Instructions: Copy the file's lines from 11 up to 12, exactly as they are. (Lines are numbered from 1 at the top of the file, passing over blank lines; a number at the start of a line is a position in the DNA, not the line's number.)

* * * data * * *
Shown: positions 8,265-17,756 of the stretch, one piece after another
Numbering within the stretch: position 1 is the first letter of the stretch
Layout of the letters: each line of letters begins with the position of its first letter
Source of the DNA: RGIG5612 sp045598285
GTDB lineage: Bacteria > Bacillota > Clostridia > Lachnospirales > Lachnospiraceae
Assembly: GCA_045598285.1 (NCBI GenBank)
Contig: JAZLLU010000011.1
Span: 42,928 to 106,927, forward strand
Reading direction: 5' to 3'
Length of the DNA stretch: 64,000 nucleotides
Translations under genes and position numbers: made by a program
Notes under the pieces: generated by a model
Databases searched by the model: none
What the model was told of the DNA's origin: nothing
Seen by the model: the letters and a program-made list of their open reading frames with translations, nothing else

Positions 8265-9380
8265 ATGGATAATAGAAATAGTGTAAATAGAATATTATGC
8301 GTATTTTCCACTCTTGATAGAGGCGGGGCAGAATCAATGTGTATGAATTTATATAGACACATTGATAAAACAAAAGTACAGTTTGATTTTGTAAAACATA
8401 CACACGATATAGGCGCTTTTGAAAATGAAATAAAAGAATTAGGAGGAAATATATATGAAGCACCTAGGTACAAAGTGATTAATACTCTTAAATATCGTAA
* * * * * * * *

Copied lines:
Translations under genes and position numbers: made by a program
Notes under the pieces: generated by a model